Hawaii lava finally reaches the Pacific - only to create another deadly danger

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Lava flow from Hawaii's Kilauea volcano reached the Pacific Ocean on Sunday (May 20), resulting in billowing white clouds as the molten rock interacted with water.

A volcano that is oozing, spewing and exploding on Hawaii's Big Island has gotten more hazardous in recent days, with rivers of molten rock pouring into the ocean Sunday and flying lava causing the first major injury.

A stream of lava blocked a Hawaii highway that serves as an escape route for coastal residents fleeing the Kilauea volcano. VOA's Zlatica Hoke reports.

The lava haze called "laze" from the plume spread as far as 24km west of where the lava met the ocean on the Big Island's southern coast. "Spatter and lava are accumulating primarily within a few tens of yards of the vent", the Hawaii Volcano Observatory said. But a shift in wind direction could bring the laze toward population centers.

WATCH: There have been some risky developments on Hawaii's Big Island over the weekend, as lava from the Mount Kilauea volcano has blocked a major highway.

Scientists say the plume is condensed seawater that's laced with hydrochloric acid and glass particles that form when lava interacts with seawater.

"Like typical eruptions and lava flows, it's really allowing Madame Pele to run its course", he said, referring to the Hawaiian goddess of volcanoes and fire.

The steam cloud is the latest hazard caused by Hawaii's Kilauea volcano, which has burned several homes, caused explosive eruptions and forced thousands of evacuations since it started erupting more than two weeks ago.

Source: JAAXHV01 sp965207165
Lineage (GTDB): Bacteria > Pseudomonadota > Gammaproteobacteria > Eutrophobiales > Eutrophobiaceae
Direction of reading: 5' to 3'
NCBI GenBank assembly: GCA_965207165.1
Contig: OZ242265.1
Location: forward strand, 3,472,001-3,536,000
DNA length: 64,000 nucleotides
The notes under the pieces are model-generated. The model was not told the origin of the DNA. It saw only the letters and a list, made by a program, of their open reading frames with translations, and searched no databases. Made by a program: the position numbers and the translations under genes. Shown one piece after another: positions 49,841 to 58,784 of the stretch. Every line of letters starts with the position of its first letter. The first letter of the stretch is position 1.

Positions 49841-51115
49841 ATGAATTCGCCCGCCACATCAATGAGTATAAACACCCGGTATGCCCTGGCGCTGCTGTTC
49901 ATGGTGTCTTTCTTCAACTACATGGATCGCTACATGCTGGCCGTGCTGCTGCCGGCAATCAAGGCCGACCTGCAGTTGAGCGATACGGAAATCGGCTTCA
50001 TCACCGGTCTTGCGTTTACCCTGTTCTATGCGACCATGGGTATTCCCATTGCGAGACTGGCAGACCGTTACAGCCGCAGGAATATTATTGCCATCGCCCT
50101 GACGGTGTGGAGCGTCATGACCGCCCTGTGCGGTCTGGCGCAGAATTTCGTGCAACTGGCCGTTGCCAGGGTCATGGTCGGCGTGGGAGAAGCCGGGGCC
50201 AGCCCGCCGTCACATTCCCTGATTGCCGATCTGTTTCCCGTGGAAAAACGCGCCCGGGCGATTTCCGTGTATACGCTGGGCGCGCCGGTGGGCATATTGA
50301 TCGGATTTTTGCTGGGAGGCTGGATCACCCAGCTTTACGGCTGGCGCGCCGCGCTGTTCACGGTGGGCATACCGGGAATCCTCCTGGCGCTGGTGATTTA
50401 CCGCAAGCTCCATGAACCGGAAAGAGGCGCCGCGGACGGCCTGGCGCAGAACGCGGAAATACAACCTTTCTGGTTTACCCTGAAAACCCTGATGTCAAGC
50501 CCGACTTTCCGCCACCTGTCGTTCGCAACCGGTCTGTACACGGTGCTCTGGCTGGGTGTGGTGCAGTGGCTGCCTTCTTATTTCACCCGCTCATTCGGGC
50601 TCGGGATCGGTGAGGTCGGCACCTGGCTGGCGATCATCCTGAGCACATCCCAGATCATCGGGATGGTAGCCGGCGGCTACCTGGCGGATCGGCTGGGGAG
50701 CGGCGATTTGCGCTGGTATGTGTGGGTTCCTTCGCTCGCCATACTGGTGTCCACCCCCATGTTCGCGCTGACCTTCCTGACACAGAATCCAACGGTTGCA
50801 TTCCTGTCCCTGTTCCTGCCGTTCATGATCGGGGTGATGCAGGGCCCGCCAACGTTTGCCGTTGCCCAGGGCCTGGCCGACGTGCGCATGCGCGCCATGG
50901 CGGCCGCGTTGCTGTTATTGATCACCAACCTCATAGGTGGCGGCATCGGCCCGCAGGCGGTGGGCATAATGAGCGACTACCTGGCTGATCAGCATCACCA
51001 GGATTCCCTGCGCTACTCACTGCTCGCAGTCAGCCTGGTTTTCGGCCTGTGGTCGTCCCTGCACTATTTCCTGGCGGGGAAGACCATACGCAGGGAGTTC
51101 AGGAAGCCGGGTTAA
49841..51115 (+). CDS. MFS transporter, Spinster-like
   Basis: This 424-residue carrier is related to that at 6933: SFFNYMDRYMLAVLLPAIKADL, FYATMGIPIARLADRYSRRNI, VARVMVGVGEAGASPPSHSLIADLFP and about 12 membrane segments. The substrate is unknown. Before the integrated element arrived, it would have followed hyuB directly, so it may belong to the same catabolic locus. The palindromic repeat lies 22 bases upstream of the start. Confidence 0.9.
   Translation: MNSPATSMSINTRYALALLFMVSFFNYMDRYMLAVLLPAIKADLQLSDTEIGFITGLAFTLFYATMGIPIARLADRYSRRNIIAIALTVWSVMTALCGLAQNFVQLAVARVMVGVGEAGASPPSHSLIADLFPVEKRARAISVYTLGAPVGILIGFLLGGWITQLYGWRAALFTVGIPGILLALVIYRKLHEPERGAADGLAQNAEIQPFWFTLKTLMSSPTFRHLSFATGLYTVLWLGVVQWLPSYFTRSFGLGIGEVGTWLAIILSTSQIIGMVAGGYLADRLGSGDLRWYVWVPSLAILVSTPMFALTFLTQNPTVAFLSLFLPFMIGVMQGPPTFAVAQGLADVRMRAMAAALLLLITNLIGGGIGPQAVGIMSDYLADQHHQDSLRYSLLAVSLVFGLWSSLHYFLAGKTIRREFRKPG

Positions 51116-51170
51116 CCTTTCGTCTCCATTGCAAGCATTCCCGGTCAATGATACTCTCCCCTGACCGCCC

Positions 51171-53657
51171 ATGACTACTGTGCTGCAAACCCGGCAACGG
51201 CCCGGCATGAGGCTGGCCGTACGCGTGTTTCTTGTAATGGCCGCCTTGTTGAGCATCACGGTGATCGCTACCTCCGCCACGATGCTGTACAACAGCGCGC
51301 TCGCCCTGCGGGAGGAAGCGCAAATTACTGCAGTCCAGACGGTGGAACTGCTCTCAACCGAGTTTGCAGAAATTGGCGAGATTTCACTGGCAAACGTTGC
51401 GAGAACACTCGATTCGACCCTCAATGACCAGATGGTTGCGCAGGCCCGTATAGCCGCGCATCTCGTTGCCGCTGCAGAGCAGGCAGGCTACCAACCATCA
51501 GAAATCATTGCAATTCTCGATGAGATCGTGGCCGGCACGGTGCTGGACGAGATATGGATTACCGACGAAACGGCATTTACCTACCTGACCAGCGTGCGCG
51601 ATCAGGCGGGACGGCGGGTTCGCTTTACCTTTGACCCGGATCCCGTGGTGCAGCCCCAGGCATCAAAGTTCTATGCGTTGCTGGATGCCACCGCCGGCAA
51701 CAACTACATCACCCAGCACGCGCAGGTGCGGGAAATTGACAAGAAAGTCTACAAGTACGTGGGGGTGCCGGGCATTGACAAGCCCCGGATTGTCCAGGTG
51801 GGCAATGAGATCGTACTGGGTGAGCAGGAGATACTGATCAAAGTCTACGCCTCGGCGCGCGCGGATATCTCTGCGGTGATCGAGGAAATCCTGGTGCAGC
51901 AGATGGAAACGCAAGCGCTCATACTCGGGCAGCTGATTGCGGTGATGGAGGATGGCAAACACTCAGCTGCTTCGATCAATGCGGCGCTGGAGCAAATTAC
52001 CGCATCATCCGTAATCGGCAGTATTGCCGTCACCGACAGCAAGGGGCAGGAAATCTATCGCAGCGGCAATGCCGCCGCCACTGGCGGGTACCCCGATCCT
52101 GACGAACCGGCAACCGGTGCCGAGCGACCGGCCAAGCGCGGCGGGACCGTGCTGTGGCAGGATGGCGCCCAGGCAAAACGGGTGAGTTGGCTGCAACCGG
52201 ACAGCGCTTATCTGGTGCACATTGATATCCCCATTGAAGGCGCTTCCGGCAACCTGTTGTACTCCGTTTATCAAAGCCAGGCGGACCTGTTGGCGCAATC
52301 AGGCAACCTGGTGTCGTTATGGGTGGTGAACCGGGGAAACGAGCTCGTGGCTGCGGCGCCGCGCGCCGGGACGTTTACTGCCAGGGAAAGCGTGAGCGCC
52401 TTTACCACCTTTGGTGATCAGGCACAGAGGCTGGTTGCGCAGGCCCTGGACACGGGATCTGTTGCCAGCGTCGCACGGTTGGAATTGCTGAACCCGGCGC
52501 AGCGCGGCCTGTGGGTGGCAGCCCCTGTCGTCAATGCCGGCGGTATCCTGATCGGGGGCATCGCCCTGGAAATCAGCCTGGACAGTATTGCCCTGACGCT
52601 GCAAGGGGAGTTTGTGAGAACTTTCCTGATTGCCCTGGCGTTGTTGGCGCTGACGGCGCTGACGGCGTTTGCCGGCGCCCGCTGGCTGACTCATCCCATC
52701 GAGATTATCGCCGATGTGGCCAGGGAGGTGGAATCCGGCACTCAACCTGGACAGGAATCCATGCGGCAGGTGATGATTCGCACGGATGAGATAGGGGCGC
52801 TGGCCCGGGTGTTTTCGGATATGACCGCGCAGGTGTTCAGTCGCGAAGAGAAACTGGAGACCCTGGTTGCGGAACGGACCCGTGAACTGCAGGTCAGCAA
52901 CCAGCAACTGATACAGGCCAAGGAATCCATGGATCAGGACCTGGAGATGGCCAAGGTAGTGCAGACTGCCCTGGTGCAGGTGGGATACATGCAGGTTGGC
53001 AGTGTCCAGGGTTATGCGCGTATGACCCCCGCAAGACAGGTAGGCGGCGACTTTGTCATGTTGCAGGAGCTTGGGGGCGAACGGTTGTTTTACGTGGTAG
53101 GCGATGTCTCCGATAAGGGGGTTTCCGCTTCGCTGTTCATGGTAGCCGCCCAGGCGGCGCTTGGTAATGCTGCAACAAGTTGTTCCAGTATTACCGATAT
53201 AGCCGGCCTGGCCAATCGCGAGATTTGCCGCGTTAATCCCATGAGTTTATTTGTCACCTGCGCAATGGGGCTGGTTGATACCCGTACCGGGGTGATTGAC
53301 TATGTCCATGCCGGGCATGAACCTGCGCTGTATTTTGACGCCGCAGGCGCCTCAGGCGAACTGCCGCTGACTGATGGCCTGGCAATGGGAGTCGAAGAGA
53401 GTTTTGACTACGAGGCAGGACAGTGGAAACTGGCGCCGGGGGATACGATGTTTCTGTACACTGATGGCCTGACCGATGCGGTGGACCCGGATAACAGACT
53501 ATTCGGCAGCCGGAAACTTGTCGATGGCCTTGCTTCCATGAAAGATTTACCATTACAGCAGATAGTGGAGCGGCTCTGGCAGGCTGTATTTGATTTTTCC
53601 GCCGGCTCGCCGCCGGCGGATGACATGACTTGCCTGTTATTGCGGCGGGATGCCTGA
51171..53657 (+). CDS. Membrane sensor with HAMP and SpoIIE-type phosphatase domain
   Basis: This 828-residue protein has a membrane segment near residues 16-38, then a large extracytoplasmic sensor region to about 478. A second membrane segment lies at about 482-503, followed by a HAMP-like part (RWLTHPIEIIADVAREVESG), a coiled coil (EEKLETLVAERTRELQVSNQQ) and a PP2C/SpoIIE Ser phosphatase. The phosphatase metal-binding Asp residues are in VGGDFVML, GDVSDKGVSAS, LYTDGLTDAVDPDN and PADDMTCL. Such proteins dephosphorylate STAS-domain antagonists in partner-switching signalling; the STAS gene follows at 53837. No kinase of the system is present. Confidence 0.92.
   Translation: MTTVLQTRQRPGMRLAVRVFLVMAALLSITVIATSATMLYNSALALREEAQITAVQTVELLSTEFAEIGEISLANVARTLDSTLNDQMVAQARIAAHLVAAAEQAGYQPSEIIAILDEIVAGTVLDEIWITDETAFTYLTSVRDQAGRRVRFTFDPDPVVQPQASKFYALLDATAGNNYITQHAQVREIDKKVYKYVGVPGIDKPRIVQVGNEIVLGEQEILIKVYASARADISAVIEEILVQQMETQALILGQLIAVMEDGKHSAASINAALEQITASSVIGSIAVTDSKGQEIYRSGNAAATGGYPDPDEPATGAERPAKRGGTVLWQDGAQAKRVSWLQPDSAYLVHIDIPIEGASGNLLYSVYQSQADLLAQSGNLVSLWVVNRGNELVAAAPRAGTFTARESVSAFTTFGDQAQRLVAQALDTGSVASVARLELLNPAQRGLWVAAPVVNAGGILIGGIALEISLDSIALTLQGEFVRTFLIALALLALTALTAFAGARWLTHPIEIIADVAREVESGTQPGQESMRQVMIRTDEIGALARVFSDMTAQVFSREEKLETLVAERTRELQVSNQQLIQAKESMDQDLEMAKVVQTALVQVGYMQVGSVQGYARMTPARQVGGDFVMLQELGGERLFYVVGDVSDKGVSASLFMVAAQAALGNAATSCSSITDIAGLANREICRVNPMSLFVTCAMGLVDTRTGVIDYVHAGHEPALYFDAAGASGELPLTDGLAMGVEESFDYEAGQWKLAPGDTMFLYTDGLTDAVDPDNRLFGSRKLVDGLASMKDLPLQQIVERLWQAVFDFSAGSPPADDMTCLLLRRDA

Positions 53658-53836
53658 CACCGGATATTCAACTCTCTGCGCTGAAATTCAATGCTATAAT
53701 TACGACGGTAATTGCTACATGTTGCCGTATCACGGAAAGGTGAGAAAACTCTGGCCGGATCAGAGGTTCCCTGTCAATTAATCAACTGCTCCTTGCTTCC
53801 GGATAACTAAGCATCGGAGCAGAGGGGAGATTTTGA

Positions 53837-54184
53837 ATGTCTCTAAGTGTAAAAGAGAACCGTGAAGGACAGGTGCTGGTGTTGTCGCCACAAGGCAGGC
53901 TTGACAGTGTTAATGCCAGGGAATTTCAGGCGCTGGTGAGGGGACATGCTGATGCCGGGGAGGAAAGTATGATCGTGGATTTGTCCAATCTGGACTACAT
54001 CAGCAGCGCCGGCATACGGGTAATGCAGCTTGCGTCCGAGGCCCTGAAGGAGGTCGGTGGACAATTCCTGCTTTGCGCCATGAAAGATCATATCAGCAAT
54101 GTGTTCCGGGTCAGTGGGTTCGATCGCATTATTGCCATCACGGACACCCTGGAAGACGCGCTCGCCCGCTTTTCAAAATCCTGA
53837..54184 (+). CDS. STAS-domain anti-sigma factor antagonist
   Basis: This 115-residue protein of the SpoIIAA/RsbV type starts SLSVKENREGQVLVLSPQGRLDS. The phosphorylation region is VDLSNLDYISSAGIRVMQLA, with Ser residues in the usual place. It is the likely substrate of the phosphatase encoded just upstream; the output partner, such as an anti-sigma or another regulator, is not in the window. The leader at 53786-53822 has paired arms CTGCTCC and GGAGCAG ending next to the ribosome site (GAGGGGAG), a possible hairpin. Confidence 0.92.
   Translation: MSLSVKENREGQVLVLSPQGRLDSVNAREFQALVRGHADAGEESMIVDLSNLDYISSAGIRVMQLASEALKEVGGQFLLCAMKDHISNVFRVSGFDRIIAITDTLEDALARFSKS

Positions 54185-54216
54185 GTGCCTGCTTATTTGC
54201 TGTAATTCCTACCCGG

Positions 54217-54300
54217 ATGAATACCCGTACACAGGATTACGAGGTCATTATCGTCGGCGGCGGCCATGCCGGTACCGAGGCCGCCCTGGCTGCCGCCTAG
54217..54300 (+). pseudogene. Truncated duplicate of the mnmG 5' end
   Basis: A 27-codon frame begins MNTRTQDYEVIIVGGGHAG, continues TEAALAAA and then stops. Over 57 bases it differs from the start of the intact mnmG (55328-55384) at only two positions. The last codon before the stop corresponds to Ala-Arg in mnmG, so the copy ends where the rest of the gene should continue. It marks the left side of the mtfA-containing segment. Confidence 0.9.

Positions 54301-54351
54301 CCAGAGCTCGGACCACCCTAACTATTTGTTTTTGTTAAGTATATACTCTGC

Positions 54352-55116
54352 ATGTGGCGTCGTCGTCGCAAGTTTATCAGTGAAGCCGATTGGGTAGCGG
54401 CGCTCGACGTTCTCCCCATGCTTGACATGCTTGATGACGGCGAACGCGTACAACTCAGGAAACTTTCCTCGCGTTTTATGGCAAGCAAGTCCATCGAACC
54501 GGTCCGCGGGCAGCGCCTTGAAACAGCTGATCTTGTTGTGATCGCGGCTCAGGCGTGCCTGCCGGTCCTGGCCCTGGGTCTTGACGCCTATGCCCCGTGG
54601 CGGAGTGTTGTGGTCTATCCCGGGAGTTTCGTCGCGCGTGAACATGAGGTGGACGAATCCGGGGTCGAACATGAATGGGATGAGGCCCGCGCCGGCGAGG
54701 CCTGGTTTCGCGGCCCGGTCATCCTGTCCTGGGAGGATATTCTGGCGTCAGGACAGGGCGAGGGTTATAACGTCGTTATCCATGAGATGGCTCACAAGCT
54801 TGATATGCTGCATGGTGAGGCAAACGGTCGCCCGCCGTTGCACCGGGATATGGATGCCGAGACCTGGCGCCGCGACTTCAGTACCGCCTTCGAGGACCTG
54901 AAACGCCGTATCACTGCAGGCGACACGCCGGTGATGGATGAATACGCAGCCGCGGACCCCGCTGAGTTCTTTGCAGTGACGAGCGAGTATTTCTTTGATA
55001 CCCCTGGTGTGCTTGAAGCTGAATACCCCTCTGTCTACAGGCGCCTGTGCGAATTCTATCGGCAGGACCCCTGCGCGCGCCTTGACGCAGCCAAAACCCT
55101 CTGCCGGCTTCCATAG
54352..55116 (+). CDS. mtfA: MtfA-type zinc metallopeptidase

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In response to the laze threat, U.S. Geological Survey scientist Wendy Stovall told residents that "if you're feeling stinging on your skin, go inside".

"There continue to be explosions and earthquakes from the volcano's summit - many are saying it sounds like a war zone", Jackie Young of Hawaii Public Radio reported.

"We know people are going in there".

Hawaii County officials say sulfur dioxide gas emissions from the vents have tripled.

Williams-Downing said that the explosions and sounds similar to that of "jet engines" are normal now that numerous fissures have been cracking open and spewing lava for almost two weeks.

Around 2,000 residents of Leilani Estates and Laipuna Gardens housing areas near Pahoa, about 30 miles (48 km) south of Hilo, were ordered to evacuate due to at least 22 volcanic cracks that have opened. But the lava flow to the ocean has not slowed down.

Despite safety concerns in some residential areas - and worries that volcanic ash could interfere with air travel - Hawaii's business community has stressed that many tourist activities remain open, as do the island's airports.

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